As lamented on AllPanaceasBecomePoison
, part of what poisons a language is that if it's got any real power it soon grows ExtremelyInterstrangled
. Well, political woes aside, that doesn't seem to have happened to lisp and smalltalk. How come?
I suggest it has to do with the SymmetryOfLanguage of these two.
I think the SymmetryOfLanguage
factor is required, but not sufficient. There is a another, deeper reason: Lisp is, at its core, a syntax designed to work with a simple but powerful computational model. (Smalltalk and Forth seem to be similar in this regard - I know Lisp better, but I know enough of Smalltalk and Forth to see this property). The fundamental model of Lisp (or its "design center", as referred to on AllPanaceasBecomePoison
) is right there, in your face, with every single statement/expression you write. You can't lose sight of it, or drift away from it, and still be able to use the language.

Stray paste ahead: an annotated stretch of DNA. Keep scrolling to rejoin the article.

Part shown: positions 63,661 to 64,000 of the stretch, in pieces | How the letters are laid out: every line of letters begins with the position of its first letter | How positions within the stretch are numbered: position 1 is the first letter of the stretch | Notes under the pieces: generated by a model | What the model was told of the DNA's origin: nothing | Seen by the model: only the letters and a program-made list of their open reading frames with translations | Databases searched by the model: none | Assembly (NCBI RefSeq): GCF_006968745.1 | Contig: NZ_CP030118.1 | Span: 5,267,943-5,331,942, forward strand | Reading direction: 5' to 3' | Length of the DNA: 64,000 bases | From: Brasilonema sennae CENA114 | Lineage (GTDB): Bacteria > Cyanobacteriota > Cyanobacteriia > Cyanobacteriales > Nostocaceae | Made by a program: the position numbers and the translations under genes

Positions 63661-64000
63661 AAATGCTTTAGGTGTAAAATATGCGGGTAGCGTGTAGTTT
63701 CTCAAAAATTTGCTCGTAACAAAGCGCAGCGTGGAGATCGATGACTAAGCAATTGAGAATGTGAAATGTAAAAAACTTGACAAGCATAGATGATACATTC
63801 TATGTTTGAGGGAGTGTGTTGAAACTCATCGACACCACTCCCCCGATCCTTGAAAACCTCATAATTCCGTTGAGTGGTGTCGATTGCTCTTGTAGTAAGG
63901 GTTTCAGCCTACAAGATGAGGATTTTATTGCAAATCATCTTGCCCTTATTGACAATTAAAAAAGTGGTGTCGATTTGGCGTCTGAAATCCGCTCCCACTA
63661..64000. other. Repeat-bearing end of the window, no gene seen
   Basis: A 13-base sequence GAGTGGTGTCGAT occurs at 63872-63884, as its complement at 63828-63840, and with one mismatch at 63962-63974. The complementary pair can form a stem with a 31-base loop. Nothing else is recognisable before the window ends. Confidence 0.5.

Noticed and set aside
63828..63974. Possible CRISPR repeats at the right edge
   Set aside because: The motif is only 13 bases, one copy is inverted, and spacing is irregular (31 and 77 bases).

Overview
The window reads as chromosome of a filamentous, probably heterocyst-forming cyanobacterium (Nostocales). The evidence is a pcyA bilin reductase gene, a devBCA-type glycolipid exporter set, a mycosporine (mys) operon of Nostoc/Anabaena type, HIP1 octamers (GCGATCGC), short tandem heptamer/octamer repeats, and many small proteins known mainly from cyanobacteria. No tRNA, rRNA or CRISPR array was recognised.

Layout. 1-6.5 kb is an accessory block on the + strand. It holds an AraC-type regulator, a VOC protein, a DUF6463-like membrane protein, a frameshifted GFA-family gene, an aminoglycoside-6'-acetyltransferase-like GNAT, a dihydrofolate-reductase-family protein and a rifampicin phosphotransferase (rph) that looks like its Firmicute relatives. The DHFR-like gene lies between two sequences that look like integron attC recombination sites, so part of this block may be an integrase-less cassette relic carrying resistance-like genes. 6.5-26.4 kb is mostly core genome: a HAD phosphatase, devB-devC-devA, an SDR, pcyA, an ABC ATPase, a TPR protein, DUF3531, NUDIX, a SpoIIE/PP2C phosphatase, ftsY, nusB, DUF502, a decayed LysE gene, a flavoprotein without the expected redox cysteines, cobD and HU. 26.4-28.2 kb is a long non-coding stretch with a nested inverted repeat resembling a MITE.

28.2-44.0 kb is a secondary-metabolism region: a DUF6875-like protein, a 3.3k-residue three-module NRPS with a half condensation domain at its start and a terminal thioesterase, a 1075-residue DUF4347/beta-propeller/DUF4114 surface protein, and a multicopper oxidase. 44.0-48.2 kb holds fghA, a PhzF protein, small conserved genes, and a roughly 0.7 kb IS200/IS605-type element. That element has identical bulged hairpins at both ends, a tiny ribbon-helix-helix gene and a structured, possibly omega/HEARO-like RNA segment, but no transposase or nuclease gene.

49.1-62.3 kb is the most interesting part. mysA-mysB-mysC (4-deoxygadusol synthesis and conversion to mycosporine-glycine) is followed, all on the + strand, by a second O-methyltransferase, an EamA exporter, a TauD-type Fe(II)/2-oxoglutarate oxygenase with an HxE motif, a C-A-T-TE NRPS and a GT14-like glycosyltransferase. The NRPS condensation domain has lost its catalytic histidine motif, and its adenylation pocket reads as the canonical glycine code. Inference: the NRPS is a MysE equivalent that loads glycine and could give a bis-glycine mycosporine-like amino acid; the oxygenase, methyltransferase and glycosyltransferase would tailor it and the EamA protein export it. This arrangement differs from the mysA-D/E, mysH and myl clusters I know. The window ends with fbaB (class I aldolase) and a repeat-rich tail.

I'm guessing that everyone who seriously uses Lisp, Smalltalk, and Forth knows how they work, and understands that any significant tinkering with it will result in a very different language. Therefore, there is and likely always will be a clearly articulated and generally accepted design center for these languages.
to this then allows any programmer to extend these languages' libraries as he sees fit, and to use his extensions just like the stuff that's already built-in. Therefore, the libraries change and grow, but the language syntax (being just a representation of the underlying computational model) never really has to change.
There is one other language I know of that has this "thin layer of syntax over simple computational model" sort of feel -- CeeLanguage
. C has been around a long time, and has not been poisoned as quickly as C++, Perl, etc. I think this is because C's design center is well known -- portable assembler for a Von Neumann-like architecture. C's main problems (in this regard) are that it doesn't have good SymmetryOfLanguage
, and that its computational model is not fully specified (e.g. different size ints on different computers...).